As far as showing up early — DON’T DO IT. Hosting (and chef) anxiety is at its peak in the 30 minutes before intended guest arrival. Early arrival, again, throws off a carefully planned timeline and is literally physically distressing. You don’t want to be responsible for any internal panic attacks, invisible gut-punches, or chest-area vise-grips, do you?

3. Respect the kitchen as a workspace

“No matter where I serve my guests, it seems they like my kitchen best!”~Anon

Oh, kitchens! They’re warm, they smell good, and they are usually a hive of activity. And danger. There are sharp things, hot things, spills, clean-ups, and often messes. In an open plan kitchen, the sights, sounds, and smells of preparation serve not only the function of whetting the appetite of the guests, but also as a form of entertainment.

That being said, it is still work for the food preparers — hosts and chefs alike — who are trying to get the best possible product to your plate, at the exact right temperature, at exactly the right time. Again, it is a WORKSPACE. Unless it is a huge space with an island where you can stand on one side and enjoy your wine while chatting and watching, or you know your host well enough to roll up your sleeves and participate in the preparation without asking too many questions (sometimes, thinking of ways to get others to help is just more distracting, if not stress-inducing), try and keep a little distance from the action area.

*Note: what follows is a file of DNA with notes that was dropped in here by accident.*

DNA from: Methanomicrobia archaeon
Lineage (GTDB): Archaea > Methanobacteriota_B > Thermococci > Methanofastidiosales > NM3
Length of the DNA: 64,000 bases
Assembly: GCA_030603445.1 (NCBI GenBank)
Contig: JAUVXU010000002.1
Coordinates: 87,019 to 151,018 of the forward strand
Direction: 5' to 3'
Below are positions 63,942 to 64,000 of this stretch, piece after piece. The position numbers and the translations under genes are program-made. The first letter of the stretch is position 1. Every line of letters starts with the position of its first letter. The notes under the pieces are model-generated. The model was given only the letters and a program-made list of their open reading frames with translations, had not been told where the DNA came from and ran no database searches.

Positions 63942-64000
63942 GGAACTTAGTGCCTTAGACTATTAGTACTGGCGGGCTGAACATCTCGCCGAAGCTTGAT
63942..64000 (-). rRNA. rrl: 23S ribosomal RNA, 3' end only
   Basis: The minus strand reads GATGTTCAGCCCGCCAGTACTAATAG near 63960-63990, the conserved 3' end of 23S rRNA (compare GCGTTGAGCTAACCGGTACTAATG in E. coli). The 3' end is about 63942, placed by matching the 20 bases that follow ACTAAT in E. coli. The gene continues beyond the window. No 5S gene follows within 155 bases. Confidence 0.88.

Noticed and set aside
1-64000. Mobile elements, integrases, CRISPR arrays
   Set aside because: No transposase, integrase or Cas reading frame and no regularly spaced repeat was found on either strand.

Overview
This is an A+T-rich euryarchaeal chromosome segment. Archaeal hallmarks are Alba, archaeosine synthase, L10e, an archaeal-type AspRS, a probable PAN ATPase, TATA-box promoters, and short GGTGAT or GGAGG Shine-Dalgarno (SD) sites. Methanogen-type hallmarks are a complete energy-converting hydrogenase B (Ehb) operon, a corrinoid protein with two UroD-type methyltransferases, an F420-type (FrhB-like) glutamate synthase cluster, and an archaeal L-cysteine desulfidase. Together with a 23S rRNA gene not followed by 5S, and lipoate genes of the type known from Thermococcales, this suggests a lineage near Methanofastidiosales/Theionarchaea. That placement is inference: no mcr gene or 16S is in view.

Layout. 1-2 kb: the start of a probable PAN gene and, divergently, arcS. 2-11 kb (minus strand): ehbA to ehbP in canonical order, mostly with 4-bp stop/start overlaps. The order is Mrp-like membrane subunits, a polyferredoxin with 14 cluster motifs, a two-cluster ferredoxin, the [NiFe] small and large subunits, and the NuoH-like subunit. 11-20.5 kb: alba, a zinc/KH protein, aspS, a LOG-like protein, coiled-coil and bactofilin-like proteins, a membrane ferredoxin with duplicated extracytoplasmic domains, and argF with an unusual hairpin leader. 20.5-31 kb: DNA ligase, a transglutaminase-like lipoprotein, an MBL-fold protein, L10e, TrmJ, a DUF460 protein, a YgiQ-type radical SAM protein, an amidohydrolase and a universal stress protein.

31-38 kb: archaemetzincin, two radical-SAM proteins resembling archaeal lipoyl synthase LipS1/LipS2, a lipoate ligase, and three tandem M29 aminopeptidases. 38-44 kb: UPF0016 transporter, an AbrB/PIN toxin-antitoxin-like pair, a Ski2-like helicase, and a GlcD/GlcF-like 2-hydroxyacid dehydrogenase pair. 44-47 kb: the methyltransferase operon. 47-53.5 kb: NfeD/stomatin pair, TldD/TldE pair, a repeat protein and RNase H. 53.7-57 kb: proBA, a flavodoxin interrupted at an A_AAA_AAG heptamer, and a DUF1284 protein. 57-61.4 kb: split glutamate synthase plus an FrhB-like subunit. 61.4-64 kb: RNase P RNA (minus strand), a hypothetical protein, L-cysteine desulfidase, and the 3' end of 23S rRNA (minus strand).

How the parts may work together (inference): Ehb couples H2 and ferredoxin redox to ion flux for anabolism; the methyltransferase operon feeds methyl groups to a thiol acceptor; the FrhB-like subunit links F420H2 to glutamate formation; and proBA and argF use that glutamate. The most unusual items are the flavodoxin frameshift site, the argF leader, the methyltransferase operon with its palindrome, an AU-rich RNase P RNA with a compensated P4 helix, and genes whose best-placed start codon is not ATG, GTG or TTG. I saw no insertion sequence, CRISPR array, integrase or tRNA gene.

THE KITCHEN IS A KEY PLAYER IN MEAL PREPARATION. Respect that — give it space*. If you bring a dish to share, make sure it’s already complete and plated.

(*Exception: if you want to do dishes, DO DISHES. I love people who do dishes! And when I am a guest at someone’s house, I usually compulsively do dishes because kitchen cleanup is honestly the most tedious and time-consuming part of a dinner party.)

4. Celebrate your host

He or she has invited you over presumably because they enjoy you and your company, or maybe just want to get to know you better. They have put a LOT of thought and effort into making sure the details are just right. Do not eat without them, whatever they say. Make sure they always have refreshment, as they are making sure that you do. Raise a glass and say “Thank you!” Compliment their home, their effort, their amazingness, and their ability to bring wonderful people together. They may have thrown the party for YOU, but verbally expressing your gratitude will make them like you more.

5. Bring a token gift

It doesn’t have to be large or costly. It can be a floral arrangement (in a vase, so they don’t have to find one while welcoming you and other guests!), a small box of chocolates, a bottle of wine, and a jar of something edible from the farmer’s market, or a nibble or dessert that you made. The better you know your host, the more personal you can make it, and it does not have to be food-related if you know your host loves that lavender-studded-soap-made-in-Provence.

It is just another way of saying “Thank you — I know how much effort you put into this brunch/lunch/dinner and I want you to know I appreciate it and you.”

One word of warning — do not expect something ingestible to be shared immediately, or even that night. Give with no expectation except making the host or hostess feel appreciated.

These five sum up the absolute basics, but to elevate your guest-pitality to the next level, look for the next four tips in my next post, and let me know what tips YOU have in the comments!